Homes of the future may have added features that are focused on killing and avoiding the spread of viruses. Touchless faucets and soap dispensers that are common in public places may one day be the “norm” in new homes. Perhaps everyone’s home will have UV disinfecting lights to kill germs. Before any of that occurs there are many things that homeowners can do to prevent the spread of harmful bacteria.

One important factor is that moisture often creates the biggest breeding ground for all types of bacteria. Using fans in areas where moisture can be a problem can help prevent the accumulation and spread of bacteria. Check all ventilation systems regularly to ensure they are working properly.

In the bathroom it is best to place toothbrushes in a container or drawer away from areas where someone coughing or a toilet being flushed could expose the toothbrush to unwanted harmful bacteria.

Put the lid down on the toilet before flushing. According to Scientists at Leeds University when the air above toilets was tested after flushing it was found that germ, C. difficile, which leads to violent vomiting, can be spewed up to 10 inches above a toilet seat with every flush.

Use two separate cutting boards. Raw meats may contain dangerous bacteria such as Salmonella. Although bacteria is eliminated when the meat is cooked, the harmful bacteria can survive on the cutting board. It is important to use a separate cutting board for raw meats. Scrub the board vigorously with a scrubber and disinfecting soap. Boards with deep gashes where food can lodge should be discarded.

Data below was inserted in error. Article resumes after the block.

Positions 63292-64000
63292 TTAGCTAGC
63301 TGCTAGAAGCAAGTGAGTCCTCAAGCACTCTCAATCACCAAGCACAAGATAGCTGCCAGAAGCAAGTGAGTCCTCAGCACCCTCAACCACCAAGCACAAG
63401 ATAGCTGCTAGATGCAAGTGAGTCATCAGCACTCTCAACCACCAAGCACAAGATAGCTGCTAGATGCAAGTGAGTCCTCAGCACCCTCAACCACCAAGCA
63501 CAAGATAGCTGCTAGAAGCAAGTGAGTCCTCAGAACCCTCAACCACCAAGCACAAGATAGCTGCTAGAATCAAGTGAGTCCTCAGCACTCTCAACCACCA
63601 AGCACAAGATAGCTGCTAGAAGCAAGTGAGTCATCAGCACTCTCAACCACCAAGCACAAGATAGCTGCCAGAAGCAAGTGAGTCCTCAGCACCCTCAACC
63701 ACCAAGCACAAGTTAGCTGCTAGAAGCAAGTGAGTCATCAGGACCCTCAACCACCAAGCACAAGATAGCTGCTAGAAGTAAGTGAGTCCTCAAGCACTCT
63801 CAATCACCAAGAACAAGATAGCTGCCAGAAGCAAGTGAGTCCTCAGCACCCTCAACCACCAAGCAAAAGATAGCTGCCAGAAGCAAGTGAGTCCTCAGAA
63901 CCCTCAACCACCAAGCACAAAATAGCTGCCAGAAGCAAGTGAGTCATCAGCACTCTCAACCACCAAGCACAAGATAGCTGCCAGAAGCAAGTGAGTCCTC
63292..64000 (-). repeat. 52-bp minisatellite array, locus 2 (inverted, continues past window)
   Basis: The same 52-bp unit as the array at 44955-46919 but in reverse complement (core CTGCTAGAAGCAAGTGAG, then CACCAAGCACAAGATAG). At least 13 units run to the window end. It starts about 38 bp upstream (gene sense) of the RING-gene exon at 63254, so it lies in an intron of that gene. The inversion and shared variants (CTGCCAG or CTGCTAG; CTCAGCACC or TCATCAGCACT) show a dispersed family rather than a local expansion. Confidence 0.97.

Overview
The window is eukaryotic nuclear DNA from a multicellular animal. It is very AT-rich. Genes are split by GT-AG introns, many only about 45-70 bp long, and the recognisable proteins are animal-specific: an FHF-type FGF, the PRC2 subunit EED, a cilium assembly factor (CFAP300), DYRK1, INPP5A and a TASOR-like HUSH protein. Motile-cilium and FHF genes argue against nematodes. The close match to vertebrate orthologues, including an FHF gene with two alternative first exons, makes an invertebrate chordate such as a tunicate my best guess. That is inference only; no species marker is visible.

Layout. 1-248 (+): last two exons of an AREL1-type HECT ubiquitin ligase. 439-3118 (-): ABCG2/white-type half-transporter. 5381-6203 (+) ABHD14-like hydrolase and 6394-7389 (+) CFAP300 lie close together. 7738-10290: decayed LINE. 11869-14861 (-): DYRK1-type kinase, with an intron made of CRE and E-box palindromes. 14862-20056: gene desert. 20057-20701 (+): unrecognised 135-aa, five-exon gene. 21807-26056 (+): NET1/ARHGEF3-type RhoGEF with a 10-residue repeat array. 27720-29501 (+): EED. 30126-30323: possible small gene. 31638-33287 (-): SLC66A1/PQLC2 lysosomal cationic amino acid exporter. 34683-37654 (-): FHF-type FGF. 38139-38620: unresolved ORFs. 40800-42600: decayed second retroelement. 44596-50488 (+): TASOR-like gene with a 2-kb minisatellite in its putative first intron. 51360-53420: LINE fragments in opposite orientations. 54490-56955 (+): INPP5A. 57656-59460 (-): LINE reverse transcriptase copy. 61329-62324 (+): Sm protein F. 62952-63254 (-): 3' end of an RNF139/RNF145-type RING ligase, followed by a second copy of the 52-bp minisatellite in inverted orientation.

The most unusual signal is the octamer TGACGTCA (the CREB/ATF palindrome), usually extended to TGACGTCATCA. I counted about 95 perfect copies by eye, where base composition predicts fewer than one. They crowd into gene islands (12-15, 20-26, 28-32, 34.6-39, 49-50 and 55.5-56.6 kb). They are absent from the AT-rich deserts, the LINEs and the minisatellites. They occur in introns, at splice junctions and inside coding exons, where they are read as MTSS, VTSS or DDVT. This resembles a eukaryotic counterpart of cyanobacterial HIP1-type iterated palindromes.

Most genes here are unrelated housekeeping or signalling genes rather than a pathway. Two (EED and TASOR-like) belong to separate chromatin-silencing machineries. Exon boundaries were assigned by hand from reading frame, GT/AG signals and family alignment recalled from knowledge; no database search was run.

Disinfect that kitchen sponge. It may seem that since it was used with dish washing soap to do the dishes and wipe down counters it should be clean, but that is a disguise. Try one of these three suggestions. Either place a small amount of bleach in the dishwater, microwave the sponge for two minutes, or run it through the dishwasher. Once a sponge begins to have an unpleasant odor it is time to dispose of it.

Another suggestion is to purchase an air purifier. The market is flooded with air purifiers that claim to kill germs, even those that cause viruses. Online research can provide data for choosing the right one.

Daily use of bleach on all contact surfaces such as light switches, door knobs, handles, and remote controls can slow the spread of harmful bacteria.

— Marla Ballard’s Master of Disguise appears in the Times-Journal Wednesday editions.

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